If a key does not match either one of the well-known keys or if the engine cannot identify it as a session-entry, it will be treated as user-defined setting. The reporting engine will consult the global configuration and will try to find the value by appending the environment key to the configuration prefix “org.pentaho.reporting.engine.classic.core.environment.“.

Therefore a environment lookup for the key “Foo” will query the global configuration for a configuration entry called “org.pentaho.reporting.engine.classic.core.environment.Foo“.

How to use them

The report-environment can be accessed via the OpenFormula function
ENV“. Example:

=ENV("pentahoBaseURL")

The result of the lookup can be used in the same formula:

=ENV("pentahoBaseURL") & "/content/reporting/report.html?solution=steel-wheels&path=reports&name=BuyerReport.prpt"

You can also make the value accessible as a separate field. Place the ENV lookup into the post-processing formula of a hidden parameter or into the “formula” property of a OpenFormula-Expression and the value appears as field.

But there is a easier way to convert your environment lookups into fields!

Auto-mapping

The auto-mapping definitions allow the Pentaho Reporting Engine to automatically lookup a set of report-environment keys and to publish those values as “env::” fields. Which fields are auto-mapped is controlled by a set of configuration entries in the reporting engine’s global configuration.

A mapping rule follows the following syntax:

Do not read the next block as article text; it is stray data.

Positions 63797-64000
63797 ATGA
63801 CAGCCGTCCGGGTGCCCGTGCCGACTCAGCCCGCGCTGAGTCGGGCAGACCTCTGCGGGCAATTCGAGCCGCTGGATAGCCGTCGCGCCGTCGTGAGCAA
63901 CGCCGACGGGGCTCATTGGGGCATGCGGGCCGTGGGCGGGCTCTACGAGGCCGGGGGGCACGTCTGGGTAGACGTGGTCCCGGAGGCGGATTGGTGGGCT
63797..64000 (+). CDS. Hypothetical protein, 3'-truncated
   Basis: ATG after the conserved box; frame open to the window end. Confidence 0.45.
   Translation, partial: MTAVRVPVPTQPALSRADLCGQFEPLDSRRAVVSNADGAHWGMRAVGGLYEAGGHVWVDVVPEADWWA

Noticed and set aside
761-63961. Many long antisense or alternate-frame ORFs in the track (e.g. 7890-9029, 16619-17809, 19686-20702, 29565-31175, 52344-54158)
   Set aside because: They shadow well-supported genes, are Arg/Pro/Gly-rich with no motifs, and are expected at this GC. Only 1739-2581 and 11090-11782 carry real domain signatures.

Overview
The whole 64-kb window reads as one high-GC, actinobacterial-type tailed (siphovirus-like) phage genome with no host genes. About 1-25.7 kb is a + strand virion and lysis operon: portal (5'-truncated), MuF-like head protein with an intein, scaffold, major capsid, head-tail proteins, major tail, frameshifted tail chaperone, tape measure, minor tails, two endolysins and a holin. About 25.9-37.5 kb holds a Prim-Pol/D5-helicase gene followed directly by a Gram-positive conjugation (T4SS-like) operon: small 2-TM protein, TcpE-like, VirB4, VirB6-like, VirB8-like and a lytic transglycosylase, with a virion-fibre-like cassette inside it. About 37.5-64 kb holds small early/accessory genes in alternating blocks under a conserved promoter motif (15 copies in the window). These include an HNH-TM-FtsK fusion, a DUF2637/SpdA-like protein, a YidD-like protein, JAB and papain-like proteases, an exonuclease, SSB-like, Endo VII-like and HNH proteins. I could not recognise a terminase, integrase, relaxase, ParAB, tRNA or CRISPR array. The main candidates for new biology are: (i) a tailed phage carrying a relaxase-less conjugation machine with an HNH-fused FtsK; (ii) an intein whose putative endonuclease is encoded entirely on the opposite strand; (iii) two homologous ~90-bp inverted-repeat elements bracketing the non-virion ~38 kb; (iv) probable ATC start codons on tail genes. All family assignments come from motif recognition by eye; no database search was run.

org.pentaho.reporting.engine.classic.core.env-mapping.=

If the environment string is a CSV string, you can tell the reporting engine about it and it will produce a field that contains a String-array.

org.pentaho.reporting.engine.classic.core.env-mapping.-array=

It is generally a good idea to keep your environment fields in a separate namespace by using the “env::” prefix for your fields. This way you will not run into conflicts with fields from your database or expressions later on. I also heavily recommend to try to keep the reference to the environment key in the name, this provides a sensible self-documenting entry.

Where to use Report-Environment fields

The predefined keys can be split into two groups. The first group, all path and URL related entries are used to calculate relative resource URLs, like logo images or HTML and JavaScript includes.

The second group ,”username” and “roles” is used to enforce security rules in datasources or on calculations.

The third use-case would be to provide system dependent parametrization, like printing static text. It is a easy way to include the department name or the name of the staging system (test, dev, production) in every report.

And last but not least: The environment is accessible to scripts and formulas, so it can be used as a system wide parametrization avenue.

Setting up session values

You can define the values for the session-keys of the report-environment inside the BI-Server with the help of a on-logon-XAction. Within that XAction, use a JavaScript-Rule to access the HttpSession object and to store the string-value on it.

Setting up global user-defined report-environment values

The global user-defined report-environment values are defined in the reporting engine’s global “classic-engine.properties” file. You will find that file in the Pentaho-Report-Designer’s “resources” directory. The BI-Server’s global reporting configuration file can be found in the WEB-INF/classses directory.

The report-environment is a simple and easy to setup way to make your reports more reusable. Whenever you find yourself changing reports manually  while transitioning them from development to testing or production, you now have the tools at hand to elimenate these manual steps.